Like the way anger over apartheid in South Africa motivated students to successfully campaign to demand colleges and other institutions divest from companies doing businesses in the region, climate change activists are now hoping to do the same with respect to oil, gas, and coal companies.
According to a report from the New York Times
, college students at more than 100 campuses nationwide are pressuring their university endowment funds to sell off holdings in fossil fuel companies such as Exxon Mobil
(NYSE:BP), and Alpha Natural Resources
(NYSE:ANR) in order to push the issue of climate change back into the national political limelight.
The movement was given a recent jolt by climate change grassroots organization 350.org
, which is led by environmentalist and Middlebury College professor Bill McKibben.
Mr. McKibben’s goal is to make owning the stocks of these companies disreputable, in the way that owning tobacco stocks has become disreputable in many quarters. Many colleges will not buy them, for instance.
Mr. McKibben has laid out a series of demands that would get the fuel companies off 350.org's
blacklist. He wants them to stop exploring for new fossil fuels, given that they have already booked reserves about five times as large as scientists say society can afford to burn. He wants them to stop lobbying against emission policies in Washington. And he wants them to help devise a transition plan that will leave most of their reserves in the ground while encouraging lower-carbon energy sources.
A small liberal arts institution in Maine, Unity College, has already removed fossil fuel stocks from its portfolio, while Hampshire College in Massachusetts is set to do the same, according to the Times
. Middlebury College, which has about 3.6% of its $900 million endowment invested in fossil fuel companies, will also launch a formal process into investigate the possibility of divestment.
In an October editorial for the Huffington Post
, Jonathan Lash, president of Hampshire College, explained the institution’s decision.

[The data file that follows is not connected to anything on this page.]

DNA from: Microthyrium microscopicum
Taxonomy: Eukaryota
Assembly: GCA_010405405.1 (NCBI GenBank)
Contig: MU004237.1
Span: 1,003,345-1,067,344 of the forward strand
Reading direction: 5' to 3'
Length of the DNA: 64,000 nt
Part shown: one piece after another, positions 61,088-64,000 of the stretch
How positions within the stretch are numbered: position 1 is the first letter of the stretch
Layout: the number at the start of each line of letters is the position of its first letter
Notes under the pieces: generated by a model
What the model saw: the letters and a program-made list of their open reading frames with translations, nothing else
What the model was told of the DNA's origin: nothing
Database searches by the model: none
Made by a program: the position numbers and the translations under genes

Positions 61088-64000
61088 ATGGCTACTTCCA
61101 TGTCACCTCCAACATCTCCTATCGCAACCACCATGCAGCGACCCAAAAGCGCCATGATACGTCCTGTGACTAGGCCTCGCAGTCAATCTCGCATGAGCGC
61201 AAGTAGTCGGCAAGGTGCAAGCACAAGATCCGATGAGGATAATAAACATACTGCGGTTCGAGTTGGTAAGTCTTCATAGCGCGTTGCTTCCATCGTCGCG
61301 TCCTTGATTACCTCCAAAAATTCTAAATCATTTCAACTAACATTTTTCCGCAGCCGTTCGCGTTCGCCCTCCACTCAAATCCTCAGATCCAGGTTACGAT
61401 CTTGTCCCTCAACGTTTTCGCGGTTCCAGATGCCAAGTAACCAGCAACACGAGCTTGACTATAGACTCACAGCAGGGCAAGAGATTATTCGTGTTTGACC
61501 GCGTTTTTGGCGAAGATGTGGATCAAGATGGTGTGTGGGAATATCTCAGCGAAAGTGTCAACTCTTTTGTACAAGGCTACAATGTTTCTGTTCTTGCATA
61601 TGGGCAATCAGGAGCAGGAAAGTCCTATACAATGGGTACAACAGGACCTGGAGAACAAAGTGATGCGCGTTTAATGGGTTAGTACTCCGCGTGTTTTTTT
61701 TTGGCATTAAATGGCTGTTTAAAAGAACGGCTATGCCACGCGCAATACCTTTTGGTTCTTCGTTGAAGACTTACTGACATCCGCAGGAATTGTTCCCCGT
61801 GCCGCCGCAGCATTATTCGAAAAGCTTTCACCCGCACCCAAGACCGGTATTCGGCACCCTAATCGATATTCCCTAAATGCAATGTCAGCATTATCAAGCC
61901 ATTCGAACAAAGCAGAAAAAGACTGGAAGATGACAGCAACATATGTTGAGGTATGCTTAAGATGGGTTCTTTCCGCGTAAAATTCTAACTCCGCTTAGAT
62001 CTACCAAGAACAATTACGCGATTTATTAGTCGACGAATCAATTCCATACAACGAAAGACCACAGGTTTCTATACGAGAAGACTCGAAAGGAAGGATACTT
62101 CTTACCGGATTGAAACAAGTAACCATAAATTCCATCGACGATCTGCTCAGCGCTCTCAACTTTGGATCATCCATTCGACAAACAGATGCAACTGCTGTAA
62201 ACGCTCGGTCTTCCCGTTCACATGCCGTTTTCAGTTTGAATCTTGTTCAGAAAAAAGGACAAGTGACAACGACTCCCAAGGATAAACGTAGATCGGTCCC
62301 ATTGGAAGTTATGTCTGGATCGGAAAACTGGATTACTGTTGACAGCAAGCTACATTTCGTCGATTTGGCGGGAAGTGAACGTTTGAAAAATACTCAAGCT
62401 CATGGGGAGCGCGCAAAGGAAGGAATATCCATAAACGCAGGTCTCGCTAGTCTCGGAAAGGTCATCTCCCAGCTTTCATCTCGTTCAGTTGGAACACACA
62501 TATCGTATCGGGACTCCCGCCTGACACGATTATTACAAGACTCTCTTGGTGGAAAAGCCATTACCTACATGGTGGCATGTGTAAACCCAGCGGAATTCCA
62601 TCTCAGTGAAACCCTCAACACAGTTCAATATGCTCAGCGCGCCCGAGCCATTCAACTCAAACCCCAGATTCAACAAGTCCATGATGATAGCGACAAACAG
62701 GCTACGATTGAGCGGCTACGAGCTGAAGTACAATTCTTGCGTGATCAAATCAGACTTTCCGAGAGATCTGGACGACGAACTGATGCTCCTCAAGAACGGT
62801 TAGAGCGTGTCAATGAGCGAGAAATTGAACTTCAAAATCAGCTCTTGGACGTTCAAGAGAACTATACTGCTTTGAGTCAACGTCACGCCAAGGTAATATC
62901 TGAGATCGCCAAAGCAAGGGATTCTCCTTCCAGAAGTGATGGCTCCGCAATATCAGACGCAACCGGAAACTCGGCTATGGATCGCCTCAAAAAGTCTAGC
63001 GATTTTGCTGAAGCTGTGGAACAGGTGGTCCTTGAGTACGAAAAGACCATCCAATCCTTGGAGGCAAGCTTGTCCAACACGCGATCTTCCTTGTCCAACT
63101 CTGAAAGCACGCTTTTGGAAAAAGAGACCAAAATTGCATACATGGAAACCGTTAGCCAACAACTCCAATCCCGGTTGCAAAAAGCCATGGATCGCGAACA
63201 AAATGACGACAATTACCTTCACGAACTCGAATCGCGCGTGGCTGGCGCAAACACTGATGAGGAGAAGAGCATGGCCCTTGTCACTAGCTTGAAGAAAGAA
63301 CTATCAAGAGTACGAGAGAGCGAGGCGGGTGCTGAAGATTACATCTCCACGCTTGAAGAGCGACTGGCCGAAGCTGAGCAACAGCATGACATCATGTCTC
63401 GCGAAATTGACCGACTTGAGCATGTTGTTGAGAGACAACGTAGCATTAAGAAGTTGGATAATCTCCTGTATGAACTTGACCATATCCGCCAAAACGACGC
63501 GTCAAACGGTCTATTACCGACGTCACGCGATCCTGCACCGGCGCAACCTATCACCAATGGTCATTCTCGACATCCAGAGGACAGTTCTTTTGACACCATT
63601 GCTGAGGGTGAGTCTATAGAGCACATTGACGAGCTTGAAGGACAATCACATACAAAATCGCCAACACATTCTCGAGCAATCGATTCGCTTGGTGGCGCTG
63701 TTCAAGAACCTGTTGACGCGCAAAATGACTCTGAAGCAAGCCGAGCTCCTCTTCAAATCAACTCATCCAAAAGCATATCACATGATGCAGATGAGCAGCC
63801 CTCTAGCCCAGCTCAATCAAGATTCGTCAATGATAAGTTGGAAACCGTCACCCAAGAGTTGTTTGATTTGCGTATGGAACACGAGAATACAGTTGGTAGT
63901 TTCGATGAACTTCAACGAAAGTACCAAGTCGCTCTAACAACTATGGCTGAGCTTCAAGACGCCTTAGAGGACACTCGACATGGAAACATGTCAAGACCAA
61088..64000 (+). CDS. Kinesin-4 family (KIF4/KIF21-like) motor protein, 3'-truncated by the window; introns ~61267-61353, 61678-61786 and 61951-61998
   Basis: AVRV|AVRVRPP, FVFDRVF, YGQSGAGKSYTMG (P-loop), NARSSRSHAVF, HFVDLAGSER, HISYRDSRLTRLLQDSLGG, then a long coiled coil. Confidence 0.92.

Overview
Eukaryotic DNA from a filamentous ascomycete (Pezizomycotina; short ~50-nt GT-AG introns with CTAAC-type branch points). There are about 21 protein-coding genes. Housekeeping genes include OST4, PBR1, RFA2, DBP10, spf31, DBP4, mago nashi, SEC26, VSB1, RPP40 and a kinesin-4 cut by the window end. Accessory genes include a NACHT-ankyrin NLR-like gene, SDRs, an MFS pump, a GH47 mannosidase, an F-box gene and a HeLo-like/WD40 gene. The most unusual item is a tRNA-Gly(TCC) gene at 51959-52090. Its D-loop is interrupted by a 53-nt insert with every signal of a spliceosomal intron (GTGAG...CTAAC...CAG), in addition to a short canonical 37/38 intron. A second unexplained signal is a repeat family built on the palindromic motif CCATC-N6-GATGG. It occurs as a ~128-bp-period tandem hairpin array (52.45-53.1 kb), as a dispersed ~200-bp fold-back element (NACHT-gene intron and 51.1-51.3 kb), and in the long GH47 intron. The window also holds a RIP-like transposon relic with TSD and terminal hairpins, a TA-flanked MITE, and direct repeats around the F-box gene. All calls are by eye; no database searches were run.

My school, Hampshire College, holds deeply ingrained commitments to environmental sustainability and social justice, and has a long tradition of activism on and off campus. Hampshire began to invest its small endowment in accord with its values more than 30 years ago, when it became the first school to pull its funds out of the stock of companies doing business with the apartheid government of South Africa. Last year Hampshire's Board adopted perhaps the most forward-looking and comprehensive investment policy in the country. We now take a proactive approach to aligning our investments with our values. Instead of screening out the shares of companies whose products or practices we disagree with, we seek out and invest in businesses whose:
"...products and policies align with our core values of social responsibility and sustainability... providing beneficial goods and services, pursuing research and development programs that hold promise for new products of social benefit and for increased employment prospects, maintaining fair labor practices and a safe and healthy work environment, demonstrating innovation in environmental protection, [and] using their power to enhance the quality of life for underserved segments of our society..."
Among other changes, our policy has led us to invest in developers of renewable energy technologies rather than the producers of fossil fuels. Our donors gave money to create our endowment as an investment in the future. Our business as an educational institution is to invest in the future. In a rapidly warming world, the future of our students will depend on quickly expanding the use of wind, solar power, and other carbon-free sources of energy, and deep reductions in the use of fossil fuels.
Will the divestment strategy be successful? Not really, says Merrill Matthews, a scholar for the right-wing Institute for Policy Innovation, which was founded by Congressman Dick Armey. Writing at Forbes
, Matthews points out that oil and gas stocks are so widely held that plenty of institutions and individuals will pick up the slack even if some colleges sold off their holdings.
Matthews also notes that endowments invest in fossil fuel companies because their stocks offer high returns, which in turn supports student scholarships and grants and helps ease the pressure of ever-escalating tuition costs.
Also, Boston College economics professor Eyal Dvir told the Yale Daily News
that holding large stakes in large companies like Shell
(NYSE:RDS.A) and Exxon could actually make more sense for climate change activists because universities could then exert greater influence on the practices of such companies.
Abigail Carney, a student involved with divestment efforts at Yale, acknowledged that the push to get colleges to divest their oil, gas, and coal stock portfolio might not be totally successful, but “it’s more of a symbolic thing” to get the issue back onto Washington’s radar, according to the Yale Daily News.
reports that 150 students from the colleges nationwide that are spearheading the divestment campaign will meet in Swarthmore in February to discuss the forms of action they might take – including perhaps hunger strikes, sit-ins, and building occupations – to compel their schools to drop fossil fuel companies.
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